They led the entire NBA in field goal percentage allowed and opponents three-point shooting percentage, making their opponents shoot only 46.9 percent from the field and 33.8 percent from beyond the three-point arc.

The Magic ranked twenty second in steals per game with just 7.0 a night and eighth in the NBA in blocks per game with 5.2 per game.


Overview of Offense and Defense

While the Lakers averaged more points and steals per game throughout the entire season, the Magic shot much better from the field and three-point line. Additionally the Magic are holding their opponents from shooting an effective field goal and three-point percentage.

During the season, Orlando faced the Lakers twice, once at the Amway Arena and once at the Staples Center. The Magic won both games, averaging a winning scoring margin of just three points.

Orlando held LA to an average of 103 PPG (106.2 PPG on the season), while shooting just 40.6 percent from the field (51.3 percent on the season) and 33.9 percent from the three-point line (36.4 percent on the season) during the two games.

While the Lakers clearly struggled against the Magic, Orlando managed to average 107.5 PPG (100.6 PPG on the season), 44.3 percent from the field (52.0 percent on the season), and 43.7 percent from the three-point line (37.8 percent on the season) during the two games.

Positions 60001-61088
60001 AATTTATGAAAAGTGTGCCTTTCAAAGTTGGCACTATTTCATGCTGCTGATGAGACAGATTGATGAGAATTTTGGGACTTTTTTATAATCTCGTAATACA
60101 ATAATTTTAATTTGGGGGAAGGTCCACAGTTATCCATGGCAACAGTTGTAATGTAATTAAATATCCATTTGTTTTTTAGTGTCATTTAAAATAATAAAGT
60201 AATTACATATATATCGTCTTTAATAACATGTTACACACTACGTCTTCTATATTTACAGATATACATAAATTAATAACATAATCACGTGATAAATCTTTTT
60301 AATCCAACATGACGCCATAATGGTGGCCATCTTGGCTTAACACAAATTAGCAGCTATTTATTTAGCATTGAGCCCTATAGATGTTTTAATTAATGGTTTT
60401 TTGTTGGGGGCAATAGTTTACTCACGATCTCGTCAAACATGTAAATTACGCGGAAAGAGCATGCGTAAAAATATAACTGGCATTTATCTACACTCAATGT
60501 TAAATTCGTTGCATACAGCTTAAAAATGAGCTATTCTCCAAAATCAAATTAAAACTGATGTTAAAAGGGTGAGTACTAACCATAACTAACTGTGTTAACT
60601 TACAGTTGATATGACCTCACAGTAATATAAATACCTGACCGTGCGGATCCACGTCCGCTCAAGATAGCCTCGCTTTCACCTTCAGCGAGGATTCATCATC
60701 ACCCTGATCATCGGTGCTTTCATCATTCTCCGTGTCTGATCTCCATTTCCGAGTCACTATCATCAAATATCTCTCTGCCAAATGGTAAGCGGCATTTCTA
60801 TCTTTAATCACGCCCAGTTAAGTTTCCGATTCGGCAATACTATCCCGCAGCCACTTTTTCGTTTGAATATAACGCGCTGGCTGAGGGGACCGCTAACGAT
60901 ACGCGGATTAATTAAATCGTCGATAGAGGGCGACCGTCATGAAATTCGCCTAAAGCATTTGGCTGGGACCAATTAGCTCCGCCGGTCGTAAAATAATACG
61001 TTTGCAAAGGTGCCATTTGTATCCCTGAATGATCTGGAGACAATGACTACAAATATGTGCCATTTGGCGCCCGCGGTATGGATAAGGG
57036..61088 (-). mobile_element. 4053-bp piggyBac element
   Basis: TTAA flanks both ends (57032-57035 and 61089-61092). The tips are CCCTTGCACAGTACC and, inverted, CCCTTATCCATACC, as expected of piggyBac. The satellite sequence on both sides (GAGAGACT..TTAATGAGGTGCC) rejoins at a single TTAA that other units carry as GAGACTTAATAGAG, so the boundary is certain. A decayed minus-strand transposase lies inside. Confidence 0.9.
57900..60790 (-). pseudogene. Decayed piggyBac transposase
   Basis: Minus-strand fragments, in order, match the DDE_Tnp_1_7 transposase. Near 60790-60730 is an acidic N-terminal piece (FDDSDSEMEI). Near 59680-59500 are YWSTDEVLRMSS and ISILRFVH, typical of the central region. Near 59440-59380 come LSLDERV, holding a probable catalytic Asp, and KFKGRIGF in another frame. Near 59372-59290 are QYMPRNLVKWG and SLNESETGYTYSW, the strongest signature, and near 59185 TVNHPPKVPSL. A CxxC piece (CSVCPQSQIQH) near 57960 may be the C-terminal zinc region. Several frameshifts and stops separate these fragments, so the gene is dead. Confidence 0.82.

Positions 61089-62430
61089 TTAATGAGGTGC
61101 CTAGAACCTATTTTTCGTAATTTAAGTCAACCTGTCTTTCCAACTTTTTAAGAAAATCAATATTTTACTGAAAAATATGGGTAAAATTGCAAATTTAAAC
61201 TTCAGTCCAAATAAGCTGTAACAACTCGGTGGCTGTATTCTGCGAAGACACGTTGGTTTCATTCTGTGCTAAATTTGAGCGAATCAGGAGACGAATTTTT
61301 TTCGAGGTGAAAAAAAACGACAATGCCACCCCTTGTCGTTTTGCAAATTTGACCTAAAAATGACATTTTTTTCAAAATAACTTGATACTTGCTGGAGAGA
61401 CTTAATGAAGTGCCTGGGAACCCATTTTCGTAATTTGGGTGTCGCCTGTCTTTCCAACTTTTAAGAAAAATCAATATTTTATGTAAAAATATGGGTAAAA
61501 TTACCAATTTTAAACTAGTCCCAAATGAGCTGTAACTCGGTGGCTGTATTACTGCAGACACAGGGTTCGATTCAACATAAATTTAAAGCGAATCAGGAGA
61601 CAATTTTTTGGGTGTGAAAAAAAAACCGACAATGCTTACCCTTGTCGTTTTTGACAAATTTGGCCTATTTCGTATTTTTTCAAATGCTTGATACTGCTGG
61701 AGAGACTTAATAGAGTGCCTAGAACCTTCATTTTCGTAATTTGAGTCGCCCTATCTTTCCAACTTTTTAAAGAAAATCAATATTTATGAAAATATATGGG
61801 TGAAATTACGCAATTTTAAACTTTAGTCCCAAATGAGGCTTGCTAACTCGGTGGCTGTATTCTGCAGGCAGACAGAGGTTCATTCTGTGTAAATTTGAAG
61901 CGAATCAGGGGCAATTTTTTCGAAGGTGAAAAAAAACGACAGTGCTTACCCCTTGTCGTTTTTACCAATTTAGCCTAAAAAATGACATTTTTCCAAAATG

According to the stats, the Magic seemed to have the better numbers when facing up against the Lakers.

In a seven game series, I would much rather be on a team that can prevent their opponents from shooting well from the field and three-point line, than being on a team that steals the ball and scores slightly more per game.

Winner of overall offense and defense—Orlando


Point Guard—Rafer Alston vs. Derek Fisher

Alston averages more points, rebounds, assists, and steals than Fisher. During the playoffs, Alston has put up much bigger numbers and has been way more reliable than Fisher has.

On a team like LA, the point-guard position is not as effective as it is for a team like Orlando.



Shooting Guard—Courtney Lee vs. Kobe Bryant

The obvious, do I need to explain myself? A rookie guarding one of the best all time players in the NBA. Don't get Lee wrong, he is an excellent defender and an above average shooter.



Small Forward—Hedo Turkoglu vs. Trevor Ariza

Turkoglu is Orlando's go-to-guy late in the game. He is depended upon to hit the big shot and most of the time, he actually does. Throughout the playoffs thus far Turkoglu has been no short of spectacular.

Ariza is more of a defender and three-point shooter. He can attack the hoop with enthusiasm and is not afraid of anyone on the court.